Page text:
posted on Nov, 6 2014 @ 11:54 AM
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Most of the time, I have to say yes.
I do believe, there are RARE cases, when someone cheats, that it can be a one time thing. But that couple has to have some type of counseling, that both will completely commit to. Because there will be a trust issue as well.

But I do think the self respect/esteem issue has merit. You need to believe you deserve better, to not tolerate it, by either leaving, or demanding the counseling for the both of you.
edit on 6-11-2014 by chiefsmom because: clarify



posted on Nov, 6 2014 @ 11:56 AM
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a reply to: jhn7537

Hi. I have never been cheated on and am married for 25 years, all I can say is that it all depends on the cheater and teh way they have cheated.
There are so many variables that should be taken into consideration. For example if it happens at the start of a relationship it is a different ball game than if it happened after years of trust.

Also the age plays a role. If we are talking teens or early twenties, those people are nuts and can very well mature later on into decent people. If a grown adult does it, it is again quite different.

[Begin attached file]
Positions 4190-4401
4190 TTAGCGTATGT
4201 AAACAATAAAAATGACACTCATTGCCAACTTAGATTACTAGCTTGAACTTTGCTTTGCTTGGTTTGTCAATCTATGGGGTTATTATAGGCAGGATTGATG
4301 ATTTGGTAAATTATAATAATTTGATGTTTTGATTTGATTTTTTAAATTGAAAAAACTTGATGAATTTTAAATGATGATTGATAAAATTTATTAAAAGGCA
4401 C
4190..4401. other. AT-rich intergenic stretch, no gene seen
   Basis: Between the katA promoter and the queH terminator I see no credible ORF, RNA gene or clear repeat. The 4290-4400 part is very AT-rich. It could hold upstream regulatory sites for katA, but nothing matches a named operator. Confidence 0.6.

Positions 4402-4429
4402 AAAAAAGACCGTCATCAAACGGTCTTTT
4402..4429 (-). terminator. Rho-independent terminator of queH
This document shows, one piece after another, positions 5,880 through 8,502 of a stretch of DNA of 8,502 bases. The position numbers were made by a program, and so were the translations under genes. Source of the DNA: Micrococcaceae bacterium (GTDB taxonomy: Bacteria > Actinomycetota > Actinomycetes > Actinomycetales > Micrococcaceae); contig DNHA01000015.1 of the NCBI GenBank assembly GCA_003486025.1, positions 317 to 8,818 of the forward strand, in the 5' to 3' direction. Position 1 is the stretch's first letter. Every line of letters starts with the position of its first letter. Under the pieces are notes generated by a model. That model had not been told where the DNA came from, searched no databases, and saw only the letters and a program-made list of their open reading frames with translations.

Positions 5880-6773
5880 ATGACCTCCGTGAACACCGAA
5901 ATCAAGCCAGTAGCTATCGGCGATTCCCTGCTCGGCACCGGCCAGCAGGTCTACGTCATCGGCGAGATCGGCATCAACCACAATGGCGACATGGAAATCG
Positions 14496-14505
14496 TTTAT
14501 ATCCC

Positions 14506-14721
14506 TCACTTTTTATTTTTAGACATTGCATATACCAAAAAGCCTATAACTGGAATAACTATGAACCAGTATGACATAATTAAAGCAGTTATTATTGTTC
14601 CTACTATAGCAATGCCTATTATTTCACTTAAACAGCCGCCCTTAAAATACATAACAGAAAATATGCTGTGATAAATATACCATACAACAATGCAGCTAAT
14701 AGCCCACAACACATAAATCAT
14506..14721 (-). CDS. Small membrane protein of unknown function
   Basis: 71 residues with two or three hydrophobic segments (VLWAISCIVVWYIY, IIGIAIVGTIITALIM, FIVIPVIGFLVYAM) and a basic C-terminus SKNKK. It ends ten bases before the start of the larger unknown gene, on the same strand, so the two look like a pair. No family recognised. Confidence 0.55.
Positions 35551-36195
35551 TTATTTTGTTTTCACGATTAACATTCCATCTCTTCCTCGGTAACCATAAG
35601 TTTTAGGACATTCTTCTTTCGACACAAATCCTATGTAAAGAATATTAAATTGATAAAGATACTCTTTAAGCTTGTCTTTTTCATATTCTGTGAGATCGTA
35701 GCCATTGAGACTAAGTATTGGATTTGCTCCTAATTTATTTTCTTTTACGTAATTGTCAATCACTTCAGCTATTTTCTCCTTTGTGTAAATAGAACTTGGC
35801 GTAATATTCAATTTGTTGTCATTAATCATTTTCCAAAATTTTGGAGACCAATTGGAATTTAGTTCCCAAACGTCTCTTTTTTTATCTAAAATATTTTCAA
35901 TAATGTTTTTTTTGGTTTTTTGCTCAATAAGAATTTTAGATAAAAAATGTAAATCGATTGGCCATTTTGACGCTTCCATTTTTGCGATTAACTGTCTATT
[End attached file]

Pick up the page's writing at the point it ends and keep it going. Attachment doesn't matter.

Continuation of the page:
Was the cheating a one night stand or an affair? Again slight difference.

I believe that some cheats deserve a second chance...but only ONE. Because if the cheater thinks that their partner is a wet blanket and they can get away with it only to be forgiven again and again, they will cheat again, why shouldn't they without any consequences?

ONE chance and after that it is 'good bye' forever, even if it hurts. Rather a bit of heartache for a few weeks than a lifetime of mistrust and misery.

You would be a really dumb mug if you give them more than one chance and you'd deserve every bit of misery you inflict on yourself by staying and believing a compulsive and charming liar. [Not saying it to you personally but in general
]

Does that help?



posted on Nov, 6 2014 @ 11:59 AM